I haven’t solved this romance/feminism quandary, by the way. I’m keeping it in mind in my writing, however, so it’s most likely going to show up eventually.

On to better news. Today, in spite of its possible problematic elements, Movie Magic received TWO great reviews. See below for details and stop by to give my reviewers some love and for your last chance to enter to win a $50 Amazon gift card:

“A sudden storm brings the characters together, and very much like the Shakespearean play, “The Tempest”, the characters are introduced and the story unfolds against a background of nature, the elements, and magic. Movie Magic is a charming romance!” —Jennifer Macaire

“…for the most part I really did enjoy Mrs. Flye’s writing style as she was superior on detail.  She carefully thought-out certain passages that when I read them I wasn’t reading them – I was seeing them!  Perhaps like my own little movie magic occurring!” —Fabulous and Brunette

In honor of National Book Lovers’ Day

It’s National Book Lovers’ Day, and I’m obviously a book lover. Whether I’m writing them, reading them, editing them or cataloguing them, nothing, in my opinion, is better than a book. I love giving books to people, I love finding books for people and I love, love, love when someone gives me a book. There is no better gift.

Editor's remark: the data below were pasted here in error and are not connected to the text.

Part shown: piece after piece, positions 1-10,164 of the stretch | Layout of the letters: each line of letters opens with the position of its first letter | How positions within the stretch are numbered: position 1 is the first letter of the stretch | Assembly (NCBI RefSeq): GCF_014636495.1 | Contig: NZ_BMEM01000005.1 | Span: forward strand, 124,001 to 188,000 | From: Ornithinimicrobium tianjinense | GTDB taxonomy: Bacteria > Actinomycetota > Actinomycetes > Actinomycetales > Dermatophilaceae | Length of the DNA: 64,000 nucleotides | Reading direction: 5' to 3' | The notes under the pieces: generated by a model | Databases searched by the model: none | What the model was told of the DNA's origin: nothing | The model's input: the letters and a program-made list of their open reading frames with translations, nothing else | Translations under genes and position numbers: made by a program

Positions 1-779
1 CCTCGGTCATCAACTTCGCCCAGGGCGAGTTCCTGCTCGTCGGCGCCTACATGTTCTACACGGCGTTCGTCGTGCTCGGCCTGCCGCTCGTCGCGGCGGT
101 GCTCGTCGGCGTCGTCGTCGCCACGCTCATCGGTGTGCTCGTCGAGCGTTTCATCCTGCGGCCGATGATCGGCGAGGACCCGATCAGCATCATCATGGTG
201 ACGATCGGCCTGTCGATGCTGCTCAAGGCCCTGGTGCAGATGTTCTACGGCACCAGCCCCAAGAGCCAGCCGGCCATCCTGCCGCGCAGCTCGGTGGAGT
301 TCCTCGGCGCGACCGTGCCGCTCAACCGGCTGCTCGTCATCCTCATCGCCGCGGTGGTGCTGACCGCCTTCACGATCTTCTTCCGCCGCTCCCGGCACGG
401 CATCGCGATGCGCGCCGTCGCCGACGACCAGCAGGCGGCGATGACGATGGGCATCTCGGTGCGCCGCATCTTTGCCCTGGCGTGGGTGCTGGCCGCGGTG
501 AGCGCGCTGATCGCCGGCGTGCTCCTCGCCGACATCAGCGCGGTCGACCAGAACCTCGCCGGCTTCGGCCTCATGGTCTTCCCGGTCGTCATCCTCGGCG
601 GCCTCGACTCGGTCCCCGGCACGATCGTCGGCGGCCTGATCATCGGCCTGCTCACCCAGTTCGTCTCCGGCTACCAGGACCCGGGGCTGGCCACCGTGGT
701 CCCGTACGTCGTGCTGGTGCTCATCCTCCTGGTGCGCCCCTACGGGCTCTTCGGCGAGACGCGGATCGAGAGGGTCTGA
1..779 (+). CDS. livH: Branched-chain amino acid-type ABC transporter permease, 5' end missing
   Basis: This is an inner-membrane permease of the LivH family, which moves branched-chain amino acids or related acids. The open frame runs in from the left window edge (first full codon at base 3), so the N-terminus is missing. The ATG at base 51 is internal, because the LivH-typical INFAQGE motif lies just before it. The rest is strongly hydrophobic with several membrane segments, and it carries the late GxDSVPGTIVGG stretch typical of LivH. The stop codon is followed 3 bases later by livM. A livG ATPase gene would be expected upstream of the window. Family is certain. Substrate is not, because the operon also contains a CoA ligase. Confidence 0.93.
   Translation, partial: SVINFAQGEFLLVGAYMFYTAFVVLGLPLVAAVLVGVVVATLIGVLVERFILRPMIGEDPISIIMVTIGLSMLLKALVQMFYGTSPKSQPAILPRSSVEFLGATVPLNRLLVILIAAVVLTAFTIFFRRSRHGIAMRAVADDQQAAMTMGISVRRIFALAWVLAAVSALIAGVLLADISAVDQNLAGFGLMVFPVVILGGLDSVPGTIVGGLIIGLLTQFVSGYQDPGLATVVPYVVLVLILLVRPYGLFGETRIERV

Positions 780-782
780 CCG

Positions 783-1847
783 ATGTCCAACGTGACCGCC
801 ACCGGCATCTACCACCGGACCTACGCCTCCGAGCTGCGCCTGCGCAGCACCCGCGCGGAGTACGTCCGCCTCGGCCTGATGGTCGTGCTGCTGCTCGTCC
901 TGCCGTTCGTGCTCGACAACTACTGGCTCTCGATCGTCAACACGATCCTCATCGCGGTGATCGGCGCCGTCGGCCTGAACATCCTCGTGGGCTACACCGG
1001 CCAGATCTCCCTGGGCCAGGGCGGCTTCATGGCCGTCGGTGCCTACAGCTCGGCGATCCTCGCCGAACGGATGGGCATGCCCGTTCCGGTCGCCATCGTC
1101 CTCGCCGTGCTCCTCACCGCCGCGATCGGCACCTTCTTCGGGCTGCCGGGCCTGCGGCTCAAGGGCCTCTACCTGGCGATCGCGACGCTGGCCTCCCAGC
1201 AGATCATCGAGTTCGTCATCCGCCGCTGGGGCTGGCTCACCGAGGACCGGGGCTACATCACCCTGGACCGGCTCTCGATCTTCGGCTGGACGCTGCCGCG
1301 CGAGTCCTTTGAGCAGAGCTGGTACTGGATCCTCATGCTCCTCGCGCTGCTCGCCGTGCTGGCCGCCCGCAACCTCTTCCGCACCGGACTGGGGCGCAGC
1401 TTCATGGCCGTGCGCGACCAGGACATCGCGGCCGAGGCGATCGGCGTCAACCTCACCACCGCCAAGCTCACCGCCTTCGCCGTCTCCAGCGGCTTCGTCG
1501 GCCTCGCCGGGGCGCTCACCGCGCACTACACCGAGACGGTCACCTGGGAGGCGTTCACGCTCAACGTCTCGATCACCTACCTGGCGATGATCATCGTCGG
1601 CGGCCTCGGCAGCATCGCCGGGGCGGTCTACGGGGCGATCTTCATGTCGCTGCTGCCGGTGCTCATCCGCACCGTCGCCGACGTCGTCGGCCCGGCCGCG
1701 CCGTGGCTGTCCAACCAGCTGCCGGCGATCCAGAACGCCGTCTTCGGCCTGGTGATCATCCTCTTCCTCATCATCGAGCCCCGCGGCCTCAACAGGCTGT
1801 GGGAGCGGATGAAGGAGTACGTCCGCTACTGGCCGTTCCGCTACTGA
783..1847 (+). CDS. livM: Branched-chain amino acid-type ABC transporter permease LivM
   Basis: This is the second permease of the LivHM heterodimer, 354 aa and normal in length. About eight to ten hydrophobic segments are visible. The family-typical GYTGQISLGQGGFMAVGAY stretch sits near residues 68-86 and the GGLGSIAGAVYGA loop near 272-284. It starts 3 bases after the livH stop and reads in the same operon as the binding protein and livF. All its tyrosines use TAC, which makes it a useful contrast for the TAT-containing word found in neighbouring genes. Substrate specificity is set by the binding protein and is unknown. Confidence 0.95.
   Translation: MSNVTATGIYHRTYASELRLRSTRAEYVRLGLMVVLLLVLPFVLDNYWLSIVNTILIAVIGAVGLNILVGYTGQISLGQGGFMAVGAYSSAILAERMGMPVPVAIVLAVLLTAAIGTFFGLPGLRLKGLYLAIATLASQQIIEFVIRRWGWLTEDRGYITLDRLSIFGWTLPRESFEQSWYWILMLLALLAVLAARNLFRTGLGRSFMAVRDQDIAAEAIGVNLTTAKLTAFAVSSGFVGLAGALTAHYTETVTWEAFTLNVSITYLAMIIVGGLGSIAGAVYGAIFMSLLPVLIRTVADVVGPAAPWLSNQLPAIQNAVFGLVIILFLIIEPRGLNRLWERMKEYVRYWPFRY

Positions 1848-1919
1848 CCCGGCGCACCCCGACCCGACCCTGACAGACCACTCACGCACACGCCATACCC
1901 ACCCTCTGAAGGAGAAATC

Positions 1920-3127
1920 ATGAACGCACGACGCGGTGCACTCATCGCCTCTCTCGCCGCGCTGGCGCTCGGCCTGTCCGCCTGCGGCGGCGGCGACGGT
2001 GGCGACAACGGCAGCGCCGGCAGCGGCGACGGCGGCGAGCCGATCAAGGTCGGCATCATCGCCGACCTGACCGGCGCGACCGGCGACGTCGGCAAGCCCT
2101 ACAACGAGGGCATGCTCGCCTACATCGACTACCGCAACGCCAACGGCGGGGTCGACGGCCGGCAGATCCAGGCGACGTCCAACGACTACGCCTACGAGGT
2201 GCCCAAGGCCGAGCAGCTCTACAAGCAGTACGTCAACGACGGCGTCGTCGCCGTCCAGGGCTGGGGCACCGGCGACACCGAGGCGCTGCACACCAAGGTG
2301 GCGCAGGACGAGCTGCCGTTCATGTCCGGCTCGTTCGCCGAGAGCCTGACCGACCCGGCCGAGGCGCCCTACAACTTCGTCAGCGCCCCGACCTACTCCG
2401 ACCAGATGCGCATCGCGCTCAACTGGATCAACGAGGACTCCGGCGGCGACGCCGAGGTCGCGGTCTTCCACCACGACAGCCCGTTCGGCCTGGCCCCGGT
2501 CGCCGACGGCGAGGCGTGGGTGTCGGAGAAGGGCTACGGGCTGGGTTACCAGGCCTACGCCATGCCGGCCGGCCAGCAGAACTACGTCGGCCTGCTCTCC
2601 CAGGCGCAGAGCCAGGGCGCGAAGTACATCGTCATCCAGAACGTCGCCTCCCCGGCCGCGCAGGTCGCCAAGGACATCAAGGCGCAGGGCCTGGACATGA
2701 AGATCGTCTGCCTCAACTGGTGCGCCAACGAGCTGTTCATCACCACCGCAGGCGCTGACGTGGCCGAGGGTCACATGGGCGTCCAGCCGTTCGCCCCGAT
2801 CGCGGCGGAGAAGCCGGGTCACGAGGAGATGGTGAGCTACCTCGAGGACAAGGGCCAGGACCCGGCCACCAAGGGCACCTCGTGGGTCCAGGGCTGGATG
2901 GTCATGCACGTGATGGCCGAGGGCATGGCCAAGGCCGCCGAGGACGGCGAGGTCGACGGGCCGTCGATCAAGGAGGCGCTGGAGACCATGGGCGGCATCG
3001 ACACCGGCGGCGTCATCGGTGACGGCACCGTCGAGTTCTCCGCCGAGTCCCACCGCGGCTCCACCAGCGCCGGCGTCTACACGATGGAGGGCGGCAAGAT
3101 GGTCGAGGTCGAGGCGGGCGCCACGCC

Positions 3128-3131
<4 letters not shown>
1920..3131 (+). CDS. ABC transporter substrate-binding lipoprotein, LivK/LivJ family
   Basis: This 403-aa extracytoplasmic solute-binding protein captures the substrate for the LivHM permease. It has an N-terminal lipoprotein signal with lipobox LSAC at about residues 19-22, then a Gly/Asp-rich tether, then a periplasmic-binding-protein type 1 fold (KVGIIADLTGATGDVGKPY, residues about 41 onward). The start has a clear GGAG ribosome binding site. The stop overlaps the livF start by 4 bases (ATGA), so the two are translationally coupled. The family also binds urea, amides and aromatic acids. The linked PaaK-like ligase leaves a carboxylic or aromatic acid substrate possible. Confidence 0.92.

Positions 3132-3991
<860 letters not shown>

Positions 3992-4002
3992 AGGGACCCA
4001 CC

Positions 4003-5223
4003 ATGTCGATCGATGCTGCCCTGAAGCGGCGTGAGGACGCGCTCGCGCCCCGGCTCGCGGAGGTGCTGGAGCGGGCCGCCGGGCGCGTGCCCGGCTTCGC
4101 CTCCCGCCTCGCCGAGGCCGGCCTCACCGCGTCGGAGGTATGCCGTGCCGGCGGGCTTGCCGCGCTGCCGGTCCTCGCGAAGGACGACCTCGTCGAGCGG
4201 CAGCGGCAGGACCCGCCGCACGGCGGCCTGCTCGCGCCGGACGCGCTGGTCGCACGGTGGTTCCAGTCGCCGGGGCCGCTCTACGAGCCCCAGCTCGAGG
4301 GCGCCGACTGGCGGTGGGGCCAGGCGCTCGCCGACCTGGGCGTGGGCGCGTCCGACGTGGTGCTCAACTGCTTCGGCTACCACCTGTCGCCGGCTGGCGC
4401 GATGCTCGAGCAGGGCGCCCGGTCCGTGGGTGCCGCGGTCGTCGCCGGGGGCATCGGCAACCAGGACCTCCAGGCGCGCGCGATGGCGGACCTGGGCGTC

When I wrote Out of Time, I wanted to express some of the gratitude I feel for those who helped foster my love of reading and books in my acknowledgements. On this day of all days, it feels appropriate to share that here. I hope some of the people who I mention might see them and know how much they meant to me. I hope others who read these acknowledgements will think of those who’ve helped put books in their hands at one point or another. And mostly, I hope we’ll all think about how we might get more books into more hands in the future. Because if you create a book lover, you’ve done the world a huge favor.

From Acknowledgements, Out of Time:

I always want to say something splendid in the acknowledgements of my books. It’s kind of like writing a note in a birthday card, though. If you’re not careful, you’ll write yourself into a corner, but you just have to keep going…